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Theodore G. Shepherd

Professor, Department of Physics

Ozone depletion and climate changeShepherd image

The stratospheric ozone layer has been depleted by anthropogenic emissions of halogenated compounds (mainly CFCs). Thanks to the Montreal Protocol, these emissions have largely stopped. However because of the long atmospheric lifetimes of these compounds, the ozone layer is expected to recover only slowly, over the next half-century. During this time climate change will affect ozone recovery; but equally, ozone depletion and recovery affects climate. It is important to understand and separately attribute atmospheric changes due to greenhouse gases and ozone-depleting substances.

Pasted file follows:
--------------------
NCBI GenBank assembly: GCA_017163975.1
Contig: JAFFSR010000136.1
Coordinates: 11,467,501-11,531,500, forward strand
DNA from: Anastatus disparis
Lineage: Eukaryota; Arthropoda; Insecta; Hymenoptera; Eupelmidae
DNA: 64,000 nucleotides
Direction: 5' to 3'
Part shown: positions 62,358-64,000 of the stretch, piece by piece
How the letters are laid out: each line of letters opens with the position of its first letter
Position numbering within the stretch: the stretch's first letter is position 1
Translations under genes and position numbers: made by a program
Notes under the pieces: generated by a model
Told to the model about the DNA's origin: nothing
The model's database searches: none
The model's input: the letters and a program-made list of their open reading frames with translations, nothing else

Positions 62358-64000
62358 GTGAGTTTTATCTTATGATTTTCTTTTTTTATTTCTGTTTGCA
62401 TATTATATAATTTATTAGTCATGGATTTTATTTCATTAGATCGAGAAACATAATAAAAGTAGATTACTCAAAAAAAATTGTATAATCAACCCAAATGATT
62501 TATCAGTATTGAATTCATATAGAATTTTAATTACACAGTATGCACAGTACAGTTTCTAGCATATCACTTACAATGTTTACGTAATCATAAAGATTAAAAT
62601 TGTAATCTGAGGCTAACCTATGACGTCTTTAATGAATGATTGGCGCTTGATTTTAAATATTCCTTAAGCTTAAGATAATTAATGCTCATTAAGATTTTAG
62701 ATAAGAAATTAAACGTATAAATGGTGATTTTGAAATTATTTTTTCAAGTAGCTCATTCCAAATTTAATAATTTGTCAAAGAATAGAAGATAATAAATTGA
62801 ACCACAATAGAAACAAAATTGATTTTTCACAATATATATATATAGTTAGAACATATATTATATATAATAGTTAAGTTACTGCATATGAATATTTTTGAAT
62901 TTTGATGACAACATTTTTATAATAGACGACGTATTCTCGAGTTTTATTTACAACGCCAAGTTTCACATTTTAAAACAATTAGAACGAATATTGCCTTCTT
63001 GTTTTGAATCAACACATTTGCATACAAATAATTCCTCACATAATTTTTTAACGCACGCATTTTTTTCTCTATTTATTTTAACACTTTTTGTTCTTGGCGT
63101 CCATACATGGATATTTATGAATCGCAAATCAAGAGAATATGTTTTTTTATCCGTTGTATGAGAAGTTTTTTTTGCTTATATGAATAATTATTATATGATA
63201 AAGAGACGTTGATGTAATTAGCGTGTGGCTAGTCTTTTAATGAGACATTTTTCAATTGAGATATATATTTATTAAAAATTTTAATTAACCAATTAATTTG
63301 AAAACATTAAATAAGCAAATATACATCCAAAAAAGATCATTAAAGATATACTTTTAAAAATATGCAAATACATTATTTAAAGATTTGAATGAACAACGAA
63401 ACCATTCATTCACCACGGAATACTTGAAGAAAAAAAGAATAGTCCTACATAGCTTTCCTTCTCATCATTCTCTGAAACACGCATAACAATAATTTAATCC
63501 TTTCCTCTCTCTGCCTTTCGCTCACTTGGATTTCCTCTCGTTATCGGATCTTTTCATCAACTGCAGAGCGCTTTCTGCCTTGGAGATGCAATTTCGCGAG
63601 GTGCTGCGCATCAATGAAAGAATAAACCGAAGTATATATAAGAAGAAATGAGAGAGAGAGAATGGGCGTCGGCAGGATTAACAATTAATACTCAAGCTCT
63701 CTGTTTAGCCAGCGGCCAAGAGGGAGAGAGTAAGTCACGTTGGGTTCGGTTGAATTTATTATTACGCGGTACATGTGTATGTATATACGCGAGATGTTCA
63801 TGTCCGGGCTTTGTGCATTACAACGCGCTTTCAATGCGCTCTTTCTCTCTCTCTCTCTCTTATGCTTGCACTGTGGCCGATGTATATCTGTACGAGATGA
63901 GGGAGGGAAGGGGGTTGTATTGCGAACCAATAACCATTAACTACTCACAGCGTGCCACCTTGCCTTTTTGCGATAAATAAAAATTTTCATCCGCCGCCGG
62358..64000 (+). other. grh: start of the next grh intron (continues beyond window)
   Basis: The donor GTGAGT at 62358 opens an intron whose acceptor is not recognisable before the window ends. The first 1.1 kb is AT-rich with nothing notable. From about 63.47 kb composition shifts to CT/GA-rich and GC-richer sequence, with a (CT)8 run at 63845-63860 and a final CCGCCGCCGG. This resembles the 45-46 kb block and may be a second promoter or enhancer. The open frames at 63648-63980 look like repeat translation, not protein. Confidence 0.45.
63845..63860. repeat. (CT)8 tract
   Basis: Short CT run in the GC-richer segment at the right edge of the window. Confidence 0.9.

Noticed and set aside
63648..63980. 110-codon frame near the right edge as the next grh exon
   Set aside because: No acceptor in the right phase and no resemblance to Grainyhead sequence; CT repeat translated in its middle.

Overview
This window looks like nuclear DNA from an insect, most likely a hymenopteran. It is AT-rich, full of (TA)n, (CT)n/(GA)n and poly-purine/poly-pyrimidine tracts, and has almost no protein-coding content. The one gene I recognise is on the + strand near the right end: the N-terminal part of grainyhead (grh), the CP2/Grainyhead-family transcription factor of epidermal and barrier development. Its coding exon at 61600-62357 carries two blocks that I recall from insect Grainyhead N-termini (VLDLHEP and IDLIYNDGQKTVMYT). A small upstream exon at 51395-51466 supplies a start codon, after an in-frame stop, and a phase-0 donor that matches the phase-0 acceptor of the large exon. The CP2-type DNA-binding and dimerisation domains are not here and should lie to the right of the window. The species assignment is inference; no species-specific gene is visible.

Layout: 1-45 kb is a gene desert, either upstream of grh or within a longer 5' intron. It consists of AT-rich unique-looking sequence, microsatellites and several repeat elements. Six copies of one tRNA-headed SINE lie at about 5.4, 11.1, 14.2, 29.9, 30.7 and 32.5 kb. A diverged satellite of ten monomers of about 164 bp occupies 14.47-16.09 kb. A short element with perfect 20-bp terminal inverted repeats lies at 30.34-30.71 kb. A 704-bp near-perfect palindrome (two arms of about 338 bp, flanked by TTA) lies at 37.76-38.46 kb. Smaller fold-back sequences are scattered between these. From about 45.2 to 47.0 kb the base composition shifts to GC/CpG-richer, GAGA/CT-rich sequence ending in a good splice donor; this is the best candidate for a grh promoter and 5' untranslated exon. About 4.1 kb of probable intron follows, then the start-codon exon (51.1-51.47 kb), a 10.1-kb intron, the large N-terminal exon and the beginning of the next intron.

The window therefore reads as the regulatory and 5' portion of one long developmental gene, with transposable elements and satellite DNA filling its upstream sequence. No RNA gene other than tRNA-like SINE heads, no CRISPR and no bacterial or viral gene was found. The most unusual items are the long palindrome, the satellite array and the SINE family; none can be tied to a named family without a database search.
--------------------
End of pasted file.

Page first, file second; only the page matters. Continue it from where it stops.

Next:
My research focuses on the use of comprehensive atmospheric models to understand the coupling and interaction between ozone depletion and climate change. In order to establish confidence in the models, we study their ability to represent key processes and feedbacks in a physically consistent manner, which involves theoretical analysis. We also compare the models with measurements in a process-oriented fashion. This further allows for a better understanding of measurement representativeness and errors, and the design of measurement strategies. In this way, measurements and models work hand-in-hand toward a better understanding of the atmosphere.

My research group plays a central role in a major national collaborative activity focused on these themes called the Canadian SPARC Programme, which involves a partnership with Environment Canada and the Canadian Space Agency.

To learn more about my research, please visit

To learn more about C-SPARC, please visit